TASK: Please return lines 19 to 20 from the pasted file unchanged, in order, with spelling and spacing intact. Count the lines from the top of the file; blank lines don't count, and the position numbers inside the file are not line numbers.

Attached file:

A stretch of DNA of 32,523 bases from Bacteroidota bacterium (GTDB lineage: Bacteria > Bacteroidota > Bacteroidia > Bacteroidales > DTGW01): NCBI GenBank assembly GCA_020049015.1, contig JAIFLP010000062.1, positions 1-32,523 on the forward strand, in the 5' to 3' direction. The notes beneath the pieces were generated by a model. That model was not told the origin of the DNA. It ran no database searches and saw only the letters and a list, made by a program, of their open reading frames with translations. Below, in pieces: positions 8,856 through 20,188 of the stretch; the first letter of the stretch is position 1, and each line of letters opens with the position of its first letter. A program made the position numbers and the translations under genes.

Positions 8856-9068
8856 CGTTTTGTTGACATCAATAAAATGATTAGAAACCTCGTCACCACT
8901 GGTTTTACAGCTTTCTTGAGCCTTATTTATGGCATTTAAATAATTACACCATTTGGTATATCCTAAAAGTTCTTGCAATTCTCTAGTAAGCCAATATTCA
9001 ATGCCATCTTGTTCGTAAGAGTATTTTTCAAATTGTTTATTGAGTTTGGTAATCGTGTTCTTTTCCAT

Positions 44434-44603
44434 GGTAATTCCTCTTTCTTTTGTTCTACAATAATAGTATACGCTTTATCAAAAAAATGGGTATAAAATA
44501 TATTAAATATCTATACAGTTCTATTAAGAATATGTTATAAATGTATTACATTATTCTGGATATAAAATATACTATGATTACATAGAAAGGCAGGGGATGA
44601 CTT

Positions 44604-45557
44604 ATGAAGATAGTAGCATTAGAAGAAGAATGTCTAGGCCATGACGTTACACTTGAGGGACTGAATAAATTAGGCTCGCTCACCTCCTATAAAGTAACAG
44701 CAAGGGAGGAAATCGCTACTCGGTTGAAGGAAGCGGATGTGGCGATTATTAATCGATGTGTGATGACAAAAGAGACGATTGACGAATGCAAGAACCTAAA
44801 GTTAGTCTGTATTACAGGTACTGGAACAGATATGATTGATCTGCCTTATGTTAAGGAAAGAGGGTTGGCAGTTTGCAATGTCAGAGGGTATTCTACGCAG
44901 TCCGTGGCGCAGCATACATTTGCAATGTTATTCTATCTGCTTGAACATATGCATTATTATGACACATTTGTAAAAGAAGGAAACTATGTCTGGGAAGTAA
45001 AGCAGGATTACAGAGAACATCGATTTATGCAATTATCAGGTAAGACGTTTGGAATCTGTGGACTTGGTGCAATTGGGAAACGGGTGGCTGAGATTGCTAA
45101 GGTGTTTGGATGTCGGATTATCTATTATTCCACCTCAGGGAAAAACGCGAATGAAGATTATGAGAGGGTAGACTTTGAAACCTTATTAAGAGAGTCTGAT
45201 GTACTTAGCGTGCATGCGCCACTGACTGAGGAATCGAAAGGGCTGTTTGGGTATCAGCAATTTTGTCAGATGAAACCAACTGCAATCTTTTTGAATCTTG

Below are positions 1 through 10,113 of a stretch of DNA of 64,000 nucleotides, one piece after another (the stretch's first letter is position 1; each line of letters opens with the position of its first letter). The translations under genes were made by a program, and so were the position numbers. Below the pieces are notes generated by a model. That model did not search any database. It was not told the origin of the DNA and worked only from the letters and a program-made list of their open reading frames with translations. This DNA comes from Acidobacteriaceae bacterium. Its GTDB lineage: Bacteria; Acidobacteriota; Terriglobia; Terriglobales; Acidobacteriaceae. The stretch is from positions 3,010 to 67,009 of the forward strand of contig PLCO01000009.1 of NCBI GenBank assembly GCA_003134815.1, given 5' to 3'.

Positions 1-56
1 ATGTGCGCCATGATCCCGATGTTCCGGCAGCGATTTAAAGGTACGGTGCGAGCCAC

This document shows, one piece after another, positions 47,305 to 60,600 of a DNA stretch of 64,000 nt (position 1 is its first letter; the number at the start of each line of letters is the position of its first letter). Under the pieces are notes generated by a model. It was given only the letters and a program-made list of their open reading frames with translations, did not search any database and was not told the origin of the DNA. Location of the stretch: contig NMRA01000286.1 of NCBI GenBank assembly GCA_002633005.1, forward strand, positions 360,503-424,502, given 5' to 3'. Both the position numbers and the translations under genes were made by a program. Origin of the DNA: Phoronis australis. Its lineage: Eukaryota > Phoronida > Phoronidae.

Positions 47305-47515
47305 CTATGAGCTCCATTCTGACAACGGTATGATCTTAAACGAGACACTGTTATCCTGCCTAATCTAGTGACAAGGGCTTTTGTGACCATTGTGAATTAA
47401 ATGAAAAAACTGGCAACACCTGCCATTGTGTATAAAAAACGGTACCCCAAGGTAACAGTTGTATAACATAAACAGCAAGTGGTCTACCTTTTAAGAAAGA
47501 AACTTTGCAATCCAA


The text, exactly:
Positions 1-56
1 ATGTGCGCCATGATCCCGATGTTCCGGCAGCGATTTAAAGGTACGGTGCGAGCCAC